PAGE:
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Electoral proposal raises more questions than answers

A proposal by the Civic Democratic Party (ODS) under which the Czech Republic’s electoral law would be significantly altered has provoked emotional debates among politicians and analysts. Although the ODS proposal was unofficially endorsed by Social Democratic Party (CSSD) Chairman Milos Zeman during a meeting with ODS Chairman Vaclav Klaus, some CSSD leaders were cautious about the proposal. Deputy Chairman Petra Buzkova publicly challenged Zeman over his endorsement of the proposal.

Under the proposal, the number of electoral districts would increase from the current eight to some thirty-five. While under the current law, some 25 deputies are elected to the parliament’s lower chamber, only five or six deputies would be elected from each of the new districts. This would result in reducing the influence of small parties in the parliament or in eliminating them altogether. Only those parties that would gain more than 10% of the popular vote could hope to have deputies in the parliament. Stronger parties would benefit the most. Under certain circumstances, a two-party system could develop.

Leaders of the small parliamentary parties have criticized not only the fact that the proposal is so ostensibly aimed against them but also the fact that the two large parties are willing to use their current Strength to manipulate the electoral system to their advantage. A close examination of the proposal raises other serious questions about the merits of the ODS proposal.

One reason for concern is the growing popularity of the Communist Party of Bohemia and Moravia (KSCM). The party has benefited from the deepening economic crisis in the country and the inability of the two large democratic parties to lead the country out of crisis. Recent opinion polls suggest that only 205 of Czechs would now vote for the ruling CSSD, a 12% drop since the elections in June 1998. The KSCM is now supported by some 16% of Czechs.

The ODS originally suggested that a simple majority system should be used in electing the lower chamber of the parliament. The CSSD, fearing a resounding defeat, rejected the proposal. Ideas to introduce a two-round majority system, that is used in electing the Senate, were discarded after both the CSSD and the ODS were soundly defeated by a coalition of four small parties in the Senate elections last November. A majority system reduces the influence of extremist parties, such as the KSCM. The version of the proportional system introduced by Klaus and Zeman could, under certain circumstances, increase the influence of the KSCM.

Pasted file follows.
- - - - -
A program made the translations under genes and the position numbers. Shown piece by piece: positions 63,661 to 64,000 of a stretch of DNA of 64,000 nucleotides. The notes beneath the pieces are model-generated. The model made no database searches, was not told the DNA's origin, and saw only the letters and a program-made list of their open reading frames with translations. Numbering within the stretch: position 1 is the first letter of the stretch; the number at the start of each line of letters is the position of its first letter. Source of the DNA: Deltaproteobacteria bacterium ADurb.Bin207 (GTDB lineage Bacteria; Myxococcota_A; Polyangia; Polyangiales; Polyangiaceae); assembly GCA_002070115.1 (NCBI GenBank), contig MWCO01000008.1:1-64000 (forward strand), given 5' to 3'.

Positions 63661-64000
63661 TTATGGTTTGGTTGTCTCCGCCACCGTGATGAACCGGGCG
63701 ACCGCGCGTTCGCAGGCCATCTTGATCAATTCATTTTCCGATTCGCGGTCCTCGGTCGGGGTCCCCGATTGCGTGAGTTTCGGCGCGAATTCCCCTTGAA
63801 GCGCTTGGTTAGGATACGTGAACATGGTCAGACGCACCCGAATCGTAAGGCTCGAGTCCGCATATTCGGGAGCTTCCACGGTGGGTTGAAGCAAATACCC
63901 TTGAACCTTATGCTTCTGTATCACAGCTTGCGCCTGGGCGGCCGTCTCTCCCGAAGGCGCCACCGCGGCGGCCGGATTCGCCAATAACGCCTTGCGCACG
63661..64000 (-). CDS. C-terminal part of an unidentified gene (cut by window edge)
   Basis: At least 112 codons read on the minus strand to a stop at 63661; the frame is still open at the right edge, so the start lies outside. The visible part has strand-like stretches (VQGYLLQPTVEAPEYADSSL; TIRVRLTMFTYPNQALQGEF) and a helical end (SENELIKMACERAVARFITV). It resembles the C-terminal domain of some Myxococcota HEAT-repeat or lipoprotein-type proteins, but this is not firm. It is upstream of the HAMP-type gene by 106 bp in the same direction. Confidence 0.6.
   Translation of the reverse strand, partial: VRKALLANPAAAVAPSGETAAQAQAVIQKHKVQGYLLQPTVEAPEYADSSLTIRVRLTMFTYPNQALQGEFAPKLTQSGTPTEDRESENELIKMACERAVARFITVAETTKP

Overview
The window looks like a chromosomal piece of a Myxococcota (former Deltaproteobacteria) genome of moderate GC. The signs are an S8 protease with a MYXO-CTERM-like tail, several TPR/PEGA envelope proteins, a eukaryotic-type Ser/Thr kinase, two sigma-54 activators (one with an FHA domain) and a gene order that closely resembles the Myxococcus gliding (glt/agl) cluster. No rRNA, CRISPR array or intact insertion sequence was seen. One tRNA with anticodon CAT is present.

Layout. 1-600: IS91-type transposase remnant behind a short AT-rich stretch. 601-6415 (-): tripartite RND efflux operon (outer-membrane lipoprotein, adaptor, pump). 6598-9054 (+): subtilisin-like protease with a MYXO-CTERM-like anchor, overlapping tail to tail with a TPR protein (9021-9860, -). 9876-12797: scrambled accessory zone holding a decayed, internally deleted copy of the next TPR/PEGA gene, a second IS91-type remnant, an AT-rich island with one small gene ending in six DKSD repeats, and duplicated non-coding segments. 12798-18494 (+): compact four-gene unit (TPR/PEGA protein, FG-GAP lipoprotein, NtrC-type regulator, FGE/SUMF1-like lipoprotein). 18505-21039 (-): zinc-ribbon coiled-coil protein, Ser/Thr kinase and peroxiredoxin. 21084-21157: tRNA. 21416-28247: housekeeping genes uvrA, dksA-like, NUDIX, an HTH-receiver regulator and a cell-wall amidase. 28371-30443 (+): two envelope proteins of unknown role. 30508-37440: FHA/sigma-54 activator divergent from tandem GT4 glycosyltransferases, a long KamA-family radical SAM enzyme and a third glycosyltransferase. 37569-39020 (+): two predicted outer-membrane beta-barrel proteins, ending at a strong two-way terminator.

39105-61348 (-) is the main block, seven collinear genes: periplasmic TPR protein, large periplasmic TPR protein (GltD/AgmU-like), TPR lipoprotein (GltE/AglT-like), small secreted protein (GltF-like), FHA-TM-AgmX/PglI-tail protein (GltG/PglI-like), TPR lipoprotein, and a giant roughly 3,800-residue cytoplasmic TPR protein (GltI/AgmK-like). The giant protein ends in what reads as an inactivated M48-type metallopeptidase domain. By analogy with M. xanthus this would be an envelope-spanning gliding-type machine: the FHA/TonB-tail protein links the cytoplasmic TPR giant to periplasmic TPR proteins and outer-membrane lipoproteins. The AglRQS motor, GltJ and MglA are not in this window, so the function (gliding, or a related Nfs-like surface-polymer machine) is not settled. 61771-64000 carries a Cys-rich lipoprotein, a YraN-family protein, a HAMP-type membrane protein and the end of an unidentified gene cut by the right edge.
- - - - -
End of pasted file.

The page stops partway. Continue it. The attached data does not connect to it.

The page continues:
The Communists could become the second strongest, or even the strongest party in the parliament, should its preferences climb over 20% and the popularity of the CSSD should continue to diminish. Under the current electoral system. The democratic parliamentary parties could keep the Communists on the sidelines by forming a coalition. Under the new system, the Communists would be one of only two or three parties that would win seats in the parliament.

Klaus and Zeman may be miscalculating as to the effects of the proposed electoral system not only when it concerns the role of the KSCM. Should the new electoral system be adopted, smaller parties would be forced to form a pre-election coalition. Should the coalition of four small parties be renewed and repeat its success from the Senate elections in November, it could even emerge as the strongest political grouping in the parliament.

Should Klaus and Zeman succeed in creating a two-party system, their parties would be significantly transformed as a result. If a democratic society is forced, due to an electoral system, to express itself politically only through two large parties, those parties themselves become internally plural. They can no longer function as narrowly-defined ideological bastions but, rather, as broad coalitions of various interest groups of currents of opinions. Such a development would certainly pose of problem for the ODS, that has functioned more like a fan club of Vaclav Klaus than a real party.

Regardless of whether the proposal succeeds or not, it is disturbing that the two largest parties continue to strive for changing the electoral system in such a way that suits their needs. Their attempts to change the principal rules of the democratic game without other players indicate that the Czech Republic is still far from those Western standards to which its leaders subscribe.

Reuters, Prague Business Journal - 26. 5. 1999